The Justice Department on Wednesday unveiled a sweeping set of changes to the federal prison system — creating what it termed a “school district” for inmates, agreeing to pay for every inmate to get a birth certificate and state ID card, and mandating new standards for privately-run halfway houses.
Attorney General Loretta E. Lynch lauded the changes as “critical” ways to help those leaving prison adjust to life in the outside world. But, like many criminal justice overhaul efforts, they might be short-lived under the Trump administration.
Lynch discussed the changes at an event about criminal justice reform at the White House Wednesday, and Deputy Attorney General Sally Yates ordered the overhaul of halfway houses in a memo to the acting director of the Bureau of Prisons. Reducing recidivism has been a priority of Lynch’s Justice Department, which paid several outside consultants to study Bureau of Prisons programs and halfway houses and recommend changes.
Lynch said she was “really excited because these are changes that we are making about how we handle reentry within the Bureau of Prisons that will live on past this administration, that are going to become part of the DNA of the Bureau of Prisons.”
But President-elect Donald Trump and his pick for attorney general, Sen. Jeff Sessions (R-Ala.), have in past public statements indicated disagreement with some of the Justice Department’s efforts to reduce recidivism. Sessions, in an October 2015 congressional hearing on sentencing laws and the prison system, said he supported efforts to keep offenders from repeating their misdeeds, but he questioned the necessity of some programs.
“Do you think . . . nobody’s ever tried a program to reduce recidivism?” he asked. He added later: “My observation over the years of attempts to have education and other kind of character-building programs in prison before they’re released doesn’t seem to have much benefit.”
In an interview with The Washington Post, Yates said she believed the incoming administration would nonetheless maintain the new changes. She said research had shown inmates participating in correctional education programs had 43 percent lower odds of returning to prison than those who did not, and that would mean cost savings for the bureau of prisons.
“It’s smart from a public safety standpoint, and it’s less expensive,” Yates said.
Yates said that while the transition so far had been focused on the structure of the Justice Department, she would “talk to the transition team and to my successor” about maintaining the new prison initiatives. The Trump transition team did not return a message seeking comment.
The Justice Department said it planned to build a “semi-autonomous school district within the federal prison system” and would offer programs for literacy, high school diplomas and postsecondary education. The district will have its own organizational chart and even a superintendent, Amy Lopez, who worked as an educator in the Texas prison school system, the Justice Department said.
“Education is the key to successfully coming back home for so many people,” Lynch said. “The ability to get a job depends very often on things as simple as the ability to read, things as simple as the ability to actually get a license or certificate and things as simple as getting a G.E.D.”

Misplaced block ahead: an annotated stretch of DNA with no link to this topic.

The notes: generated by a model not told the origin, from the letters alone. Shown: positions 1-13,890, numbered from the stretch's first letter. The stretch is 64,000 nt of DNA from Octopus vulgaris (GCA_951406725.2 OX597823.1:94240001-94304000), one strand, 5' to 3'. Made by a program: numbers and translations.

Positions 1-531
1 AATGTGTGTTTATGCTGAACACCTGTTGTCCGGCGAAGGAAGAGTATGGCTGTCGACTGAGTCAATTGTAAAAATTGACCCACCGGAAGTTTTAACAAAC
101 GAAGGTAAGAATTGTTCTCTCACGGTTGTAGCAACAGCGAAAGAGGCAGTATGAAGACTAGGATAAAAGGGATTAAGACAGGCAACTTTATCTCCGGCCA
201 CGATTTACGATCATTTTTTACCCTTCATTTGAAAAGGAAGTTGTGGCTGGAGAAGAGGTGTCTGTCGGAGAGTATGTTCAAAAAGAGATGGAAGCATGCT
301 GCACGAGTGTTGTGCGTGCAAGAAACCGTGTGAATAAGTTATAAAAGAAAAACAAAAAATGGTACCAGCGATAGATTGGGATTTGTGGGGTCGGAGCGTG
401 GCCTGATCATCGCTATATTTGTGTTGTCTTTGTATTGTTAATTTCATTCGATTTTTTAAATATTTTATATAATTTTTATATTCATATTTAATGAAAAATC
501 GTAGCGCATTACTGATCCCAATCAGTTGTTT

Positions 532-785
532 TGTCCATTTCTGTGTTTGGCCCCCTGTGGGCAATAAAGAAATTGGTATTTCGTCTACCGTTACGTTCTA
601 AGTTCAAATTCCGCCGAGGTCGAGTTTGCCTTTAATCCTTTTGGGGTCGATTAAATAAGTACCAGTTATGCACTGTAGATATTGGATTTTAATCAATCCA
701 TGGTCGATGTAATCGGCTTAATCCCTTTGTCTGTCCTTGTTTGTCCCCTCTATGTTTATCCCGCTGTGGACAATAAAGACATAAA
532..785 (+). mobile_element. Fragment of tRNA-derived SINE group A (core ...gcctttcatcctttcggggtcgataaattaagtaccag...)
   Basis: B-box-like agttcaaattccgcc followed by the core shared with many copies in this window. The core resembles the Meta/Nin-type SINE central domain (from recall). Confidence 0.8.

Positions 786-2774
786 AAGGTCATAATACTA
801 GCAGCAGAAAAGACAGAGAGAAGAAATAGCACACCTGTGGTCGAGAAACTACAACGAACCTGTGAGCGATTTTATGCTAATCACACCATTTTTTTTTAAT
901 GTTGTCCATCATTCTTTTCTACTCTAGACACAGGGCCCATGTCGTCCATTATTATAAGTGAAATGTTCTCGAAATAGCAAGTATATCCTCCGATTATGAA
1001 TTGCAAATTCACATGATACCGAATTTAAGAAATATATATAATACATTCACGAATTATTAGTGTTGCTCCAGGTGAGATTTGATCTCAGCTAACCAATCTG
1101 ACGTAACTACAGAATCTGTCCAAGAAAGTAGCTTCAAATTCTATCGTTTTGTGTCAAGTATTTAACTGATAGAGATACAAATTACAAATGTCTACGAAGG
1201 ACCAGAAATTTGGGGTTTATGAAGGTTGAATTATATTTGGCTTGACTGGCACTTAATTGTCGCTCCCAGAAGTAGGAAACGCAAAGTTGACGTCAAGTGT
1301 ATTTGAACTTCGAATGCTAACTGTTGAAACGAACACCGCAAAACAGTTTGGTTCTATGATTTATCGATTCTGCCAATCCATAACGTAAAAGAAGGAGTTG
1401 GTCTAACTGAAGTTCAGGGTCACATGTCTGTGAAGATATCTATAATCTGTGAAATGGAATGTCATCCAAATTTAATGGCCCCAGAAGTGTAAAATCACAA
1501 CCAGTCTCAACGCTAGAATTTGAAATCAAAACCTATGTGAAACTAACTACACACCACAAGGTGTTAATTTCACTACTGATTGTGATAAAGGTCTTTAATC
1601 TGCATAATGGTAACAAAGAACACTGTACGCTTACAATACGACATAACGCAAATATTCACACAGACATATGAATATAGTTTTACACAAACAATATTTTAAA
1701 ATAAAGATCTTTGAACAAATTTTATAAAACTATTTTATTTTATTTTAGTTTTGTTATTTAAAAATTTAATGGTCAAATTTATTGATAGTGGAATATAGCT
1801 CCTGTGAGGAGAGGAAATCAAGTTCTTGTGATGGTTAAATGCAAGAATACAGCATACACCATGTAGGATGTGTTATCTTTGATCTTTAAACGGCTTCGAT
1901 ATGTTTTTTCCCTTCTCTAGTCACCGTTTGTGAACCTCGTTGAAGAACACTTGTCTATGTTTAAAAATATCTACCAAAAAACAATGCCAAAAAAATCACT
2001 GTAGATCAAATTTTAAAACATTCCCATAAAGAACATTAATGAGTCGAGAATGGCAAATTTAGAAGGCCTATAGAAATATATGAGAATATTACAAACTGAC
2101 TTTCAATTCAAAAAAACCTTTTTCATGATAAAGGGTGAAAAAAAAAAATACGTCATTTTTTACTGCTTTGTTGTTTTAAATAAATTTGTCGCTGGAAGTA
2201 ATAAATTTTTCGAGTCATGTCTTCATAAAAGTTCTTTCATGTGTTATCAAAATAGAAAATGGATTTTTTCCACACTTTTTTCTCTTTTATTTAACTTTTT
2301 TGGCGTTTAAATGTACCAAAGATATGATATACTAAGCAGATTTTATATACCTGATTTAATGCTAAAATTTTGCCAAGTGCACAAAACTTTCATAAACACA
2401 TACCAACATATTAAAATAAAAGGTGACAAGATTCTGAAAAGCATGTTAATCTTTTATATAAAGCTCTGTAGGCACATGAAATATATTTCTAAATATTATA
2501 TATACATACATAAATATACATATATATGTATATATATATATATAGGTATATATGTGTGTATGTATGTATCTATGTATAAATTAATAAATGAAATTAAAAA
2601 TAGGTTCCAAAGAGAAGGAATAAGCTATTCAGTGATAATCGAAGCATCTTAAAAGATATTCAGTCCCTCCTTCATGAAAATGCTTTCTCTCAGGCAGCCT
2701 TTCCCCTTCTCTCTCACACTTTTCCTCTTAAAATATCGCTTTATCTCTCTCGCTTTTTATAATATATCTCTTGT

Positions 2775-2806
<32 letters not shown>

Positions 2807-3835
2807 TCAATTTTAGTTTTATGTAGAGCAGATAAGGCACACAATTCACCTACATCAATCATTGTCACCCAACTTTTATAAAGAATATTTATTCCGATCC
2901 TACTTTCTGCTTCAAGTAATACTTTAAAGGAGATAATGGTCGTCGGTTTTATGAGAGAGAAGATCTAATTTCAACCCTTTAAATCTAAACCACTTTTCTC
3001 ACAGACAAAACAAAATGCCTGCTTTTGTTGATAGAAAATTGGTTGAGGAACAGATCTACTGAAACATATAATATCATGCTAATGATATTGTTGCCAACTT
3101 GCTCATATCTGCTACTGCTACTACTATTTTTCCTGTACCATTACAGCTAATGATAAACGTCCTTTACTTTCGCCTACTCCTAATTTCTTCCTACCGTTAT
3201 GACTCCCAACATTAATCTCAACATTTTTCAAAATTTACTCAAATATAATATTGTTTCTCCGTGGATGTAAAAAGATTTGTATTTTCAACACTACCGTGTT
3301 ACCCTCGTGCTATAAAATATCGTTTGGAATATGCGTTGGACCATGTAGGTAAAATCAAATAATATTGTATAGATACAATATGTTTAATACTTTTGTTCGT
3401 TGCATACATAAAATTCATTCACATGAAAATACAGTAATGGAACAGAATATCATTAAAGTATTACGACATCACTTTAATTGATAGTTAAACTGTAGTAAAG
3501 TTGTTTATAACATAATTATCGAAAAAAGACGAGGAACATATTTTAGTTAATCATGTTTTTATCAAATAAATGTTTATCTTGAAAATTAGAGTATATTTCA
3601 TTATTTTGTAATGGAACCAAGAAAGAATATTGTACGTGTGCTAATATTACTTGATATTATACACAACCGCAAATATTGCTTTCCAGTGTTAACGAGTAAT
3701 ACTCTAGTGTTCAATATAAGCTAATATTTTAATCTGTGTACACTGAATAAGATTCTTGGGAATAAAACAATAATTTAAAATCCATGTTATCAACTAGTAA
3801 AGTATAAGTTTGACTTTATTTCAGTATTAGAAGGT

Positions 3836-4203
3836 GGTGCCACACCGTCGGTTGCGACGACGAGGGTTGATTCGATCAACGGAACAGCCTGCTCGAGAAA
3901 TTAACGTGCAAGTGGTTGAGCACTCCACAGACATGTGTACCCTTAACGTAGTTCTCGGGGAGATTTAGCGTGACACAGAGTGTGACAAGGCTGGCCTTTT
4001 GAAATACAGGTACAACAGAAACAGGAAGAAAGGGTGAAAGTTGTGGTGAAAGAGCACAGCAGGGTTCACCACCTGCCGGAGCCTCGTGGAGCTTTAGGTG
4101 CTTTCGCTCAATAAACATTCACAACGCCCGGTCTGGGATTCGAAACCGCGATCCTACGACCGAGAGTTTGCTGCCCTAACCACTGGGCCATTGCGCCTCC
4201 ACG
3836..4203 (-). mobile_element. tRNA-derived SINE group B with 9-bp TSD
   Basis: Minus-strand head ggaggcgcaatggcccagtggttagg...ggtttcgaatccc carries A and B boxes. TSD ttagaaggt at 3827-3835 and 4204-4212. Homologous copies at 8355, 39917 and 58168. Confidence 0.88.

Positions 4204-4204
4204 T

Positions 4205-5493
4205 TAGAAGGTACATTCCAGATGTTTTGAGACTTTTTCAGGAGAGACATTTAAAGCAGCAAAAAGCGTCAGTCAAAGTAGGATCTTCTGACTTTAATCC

Yates said the effort would not require any new money, but a shifting of other resources.
The Department also said it would pay for every federal inmate leaving the Bureau of Prisons to obtain a birth certificate and state-issued identification card, which makes it possible for them to secure employment and housing, register for school and open bank accounts. Lynch had earlier this year written to the states to ask for their assistance in getting recently released inmates IDs.
“One of the biggest stumbling blocks to re-entering life can be identification,” she said Wednesday. “It also impacts the ability, not just for transportation, to enter into a building to get a job, to get a student loan.”
Yates said Wednesday the effort would cost between $1 million and $1.5 million initially, but it would save the Bureau of Prisons $19 million a year. That is because inmates would be able to more quickly find a job and housing, which would let the prison system more quickly transfer them to home confinement, Yates said.
Yates also directed the Bureau of Prisons to adopt “clear, uniform standards” for halfway house providers, and to collect and publish data measuring performance. Until now, Yates wrote, the Bureau of Prisons had not required halfway houses to provide the same base level of standards — instead employing a patchwork of requirements based on individual contracts.
“While some of them are working very hard and are in fact doing a good job, it has not been up to what we want,” Lynch said.
Since 1981, federal halfway houses have been fully privatized — with the government relying on for-profit companies and nonprofit organizations to manage them. Yates wrote the Department had “serious reservations about outsourcing the bureau’s core correctional and rehabilitative services to private companies,” but the Bureau of Prisons lacked the “capacity” to own and operate its own halfway houses.
Earlier this year, Yates directed the Bureau of Prisons to work to end its use of private prisons to house federal inmates.
Trump seems to have a different view of that debate. “I do think we can do a lot of privatizations and private prisons. It seems to work a lot better,” he said on MSNBC earlier this year.
Yates declined to comment on whether she thought the transition away from private prisons would survive the new administration. A Justice Department official said the Bureau of Prisons is on track to cut its use of the facilities by 50 percent by spring.